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We are only scratching the surface of an almost unlimited number of alloys that can be utilized. Our Principals each utilize a variety of alloys, that are optimized for each process and have been carefully vetted over decades to produce the best result when considering castability as well as machinability (if necessary). Here is a list of a few different alloy "families". There are entire websites dedicated to each of these materials, but this may be enough to get you started. Our goal at Redline Manufacturing Consultants is to simplify your numerous choices and assist you with getting your specific application through the gauntlet of your own organization and into the market quickly and competitively. If you don't see an alloy listed her, please contact us with questions.
Aluminum is a silvery white, soft, ductile metal. Aluminum is the third most abundant element (after oxygen and silicon), and the most abundant metal, in the Earth's crust.
Aluminum is remarkable for the metal's low density and for its ability to resist corrosion due to the phenomenon of passivation. Structural components made from aluminum and its alloys are vital to the aerospace industry and are important in other areas of transportation and structural materials.
Aluminum is a relatively soft, durable, lightweight, ductile and malleable metal with appearance ranging from silvery to dull gray, depending on the surface roughness. It is nonmagnetic and does not easily ignite. A fresh film of aluminum serves as a good reflector of visible light and an excellent reflector of medium and far infrared radiation. The yield strength of pure aluminum is 7–11 MPa, while aluminum alloys have yield strengths ranging from 200 MPa to 600 MPa. Aluminum has about one-third the density and stiffness of steel. It is easily machined, cast, drawn and extruded.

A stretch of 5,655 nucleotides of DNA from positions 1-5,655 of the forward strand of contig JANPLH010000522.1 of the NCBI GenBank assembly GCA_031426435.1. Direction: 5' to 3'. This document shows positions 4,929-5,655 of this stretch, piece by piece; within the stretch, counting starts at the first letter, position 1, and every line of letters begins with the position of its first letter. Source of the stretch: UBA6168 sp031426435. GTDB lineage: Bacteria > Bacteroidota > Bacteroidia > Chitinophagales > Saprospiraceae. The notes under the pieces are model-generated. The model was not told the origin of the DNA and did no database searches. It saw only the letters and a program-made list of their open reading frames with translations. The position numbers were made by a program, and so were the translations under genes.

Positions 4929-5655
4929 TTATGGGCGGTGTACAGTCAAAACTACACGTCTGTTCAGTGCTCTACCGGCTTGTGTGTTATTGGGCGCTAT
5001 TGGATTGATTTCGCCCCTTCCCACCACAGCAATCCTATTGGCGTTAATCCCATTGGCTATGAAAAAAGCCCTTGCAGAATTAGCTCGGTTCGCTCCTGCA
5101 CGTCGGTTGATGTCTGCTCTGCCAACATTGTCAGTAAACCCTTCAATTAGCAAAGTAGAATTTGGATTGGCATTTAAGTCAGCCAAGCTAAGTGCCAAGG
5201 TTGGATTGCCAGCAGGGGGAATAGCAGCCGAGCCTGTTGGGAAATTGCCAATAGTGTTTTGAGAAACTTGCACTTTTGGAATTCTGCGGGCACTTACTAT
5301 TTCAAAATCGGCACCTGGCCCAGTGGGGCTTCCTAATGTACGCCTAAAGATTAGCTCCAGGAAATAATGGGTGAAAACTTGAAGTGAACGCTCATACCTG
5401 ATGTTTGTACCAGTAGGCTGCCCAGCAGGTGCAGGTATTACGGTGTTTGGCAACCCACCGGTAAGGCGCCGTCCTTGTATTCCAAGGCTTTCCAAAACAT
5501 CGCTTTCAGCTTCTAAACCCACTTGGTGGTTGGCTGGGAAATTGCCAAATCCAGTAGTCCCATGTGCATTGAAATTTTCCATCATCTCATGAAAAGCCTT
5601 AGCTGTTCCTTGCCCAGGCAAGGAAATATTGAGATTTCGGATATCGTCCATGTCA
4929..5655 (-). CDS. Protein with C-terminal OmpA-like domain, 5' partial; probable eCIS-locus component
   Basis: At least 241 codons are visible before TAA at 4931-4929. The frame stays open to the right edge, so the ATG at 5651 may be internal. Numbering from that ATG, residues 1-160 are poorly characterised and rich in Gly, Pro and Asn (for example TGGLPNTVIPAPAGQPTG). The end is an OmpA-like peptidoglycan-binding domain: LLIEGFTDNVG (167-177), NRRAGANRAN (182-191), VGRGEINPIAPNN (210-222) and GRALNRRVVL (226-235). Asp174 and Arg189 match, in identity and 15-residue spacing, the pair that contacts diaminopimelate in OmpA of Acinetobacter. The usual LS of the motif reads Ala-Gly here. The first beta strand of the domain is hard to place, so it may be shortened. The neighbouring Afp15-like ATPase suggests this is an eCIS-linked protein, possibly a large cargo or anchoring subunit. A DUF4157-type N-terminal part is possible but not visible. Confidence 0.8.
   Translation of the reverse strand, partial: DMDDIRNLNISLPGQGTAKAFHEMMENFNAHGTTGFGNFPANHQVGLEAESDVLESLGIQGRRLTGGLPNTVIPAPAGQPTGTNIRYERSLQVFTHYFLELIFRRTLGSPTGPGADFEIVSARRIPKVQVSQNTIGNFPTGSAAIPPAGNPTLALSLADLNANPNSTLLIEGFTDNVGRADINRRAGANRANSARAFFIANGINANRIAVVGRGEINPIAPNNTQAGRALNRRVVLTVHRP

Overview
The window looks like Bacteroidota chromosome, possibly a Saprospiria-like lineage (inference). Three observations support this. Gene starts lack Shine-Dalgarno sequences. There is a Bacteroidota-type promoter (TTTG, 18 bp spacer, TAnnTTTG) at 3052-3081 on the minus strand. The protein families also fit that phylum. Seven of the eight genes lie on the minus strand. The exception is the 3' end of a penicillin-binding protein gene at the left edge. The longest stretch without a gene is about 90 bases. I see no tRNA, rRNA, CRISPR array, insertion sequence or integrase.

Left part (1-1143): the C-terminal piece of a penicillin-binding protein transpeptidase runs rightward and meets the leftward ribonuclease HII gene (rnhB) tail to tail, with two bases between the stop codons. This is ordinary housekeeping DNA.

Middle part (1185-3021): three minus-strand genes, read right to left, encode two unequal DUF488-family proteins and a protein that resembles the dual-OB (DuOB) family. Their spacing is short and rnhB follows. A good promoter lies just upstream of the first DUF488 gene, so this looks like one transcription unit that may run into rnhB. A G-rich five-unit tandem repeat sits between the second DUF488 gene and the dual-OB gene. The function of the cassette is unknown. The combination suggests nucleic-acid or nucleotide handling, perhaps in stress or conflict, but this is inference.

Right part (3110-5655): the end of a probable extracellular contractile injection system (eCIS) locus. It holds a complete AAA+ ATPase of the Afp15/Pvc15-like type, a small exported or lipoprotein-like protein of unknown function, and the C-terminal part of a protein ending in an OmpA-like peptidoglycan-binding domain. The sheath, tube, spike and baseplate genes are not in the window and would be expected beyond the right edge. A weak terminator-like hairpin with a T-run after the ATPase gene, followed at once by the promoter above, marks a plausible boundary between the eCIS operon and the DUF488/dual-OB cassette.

Zinc is a bluish-white, lustrous, diamagnetic metal, though most common commercial grades of the metal have a dull finish. It is somewhat less dense than iron and has a hexagonal crystal structure.
The metal is hard and brittle at most temperatures but becomes malleable between 100 and 150 °C. Zinc is a fair conductor of electricity. For a metal, zinc has relatively low melting (419.5 °C, 787.1 F) and boiling points (907 °C). Many alloys contain zinc, including brass, an alloy of copper and zinc.
Elemental magnesium is a rather strong, silvery-white, light-weight metal (two-thirds the density of aluminum). It tarnishes slightly when exposed to air, although, an oxygen-free environment is unnecessary for storage because magnesium is protected by a thin layer of oxide that is fairly impermeable and difficult to remove.
A metallic element, titanium is recognized for its high strength-to-weight ratio. It is a strong metal with low density that is quite ductile (especially in an oxygen-free environment), lustrous, and metallic-white in color. The relatively high melting point (more than 1,650 °C or 3,000 °F) makes it useful as a refractory metal. It is paramagnetic and has fairly low electrical and thermal conductivity.
Commercially pure grades of titanium have ultimate tensile strength equal to that of common, low-grade steel alloys, but are 45% less dense. Titanium is 60% more dense than aluminum, but 2-4x as strong as the most commonly used aluminum alloys.
Titanium is fairly hard (although not as hard as some grades of heat-treated steel), non-magnetic and a poor conductor of heat and electricity. Machining requires precautions, as the material will soften and gall if sharp tools and proper cooling methods are not used. Like those made from steel, titanium structures have a fatigue limit which guarantees longevity in some applications.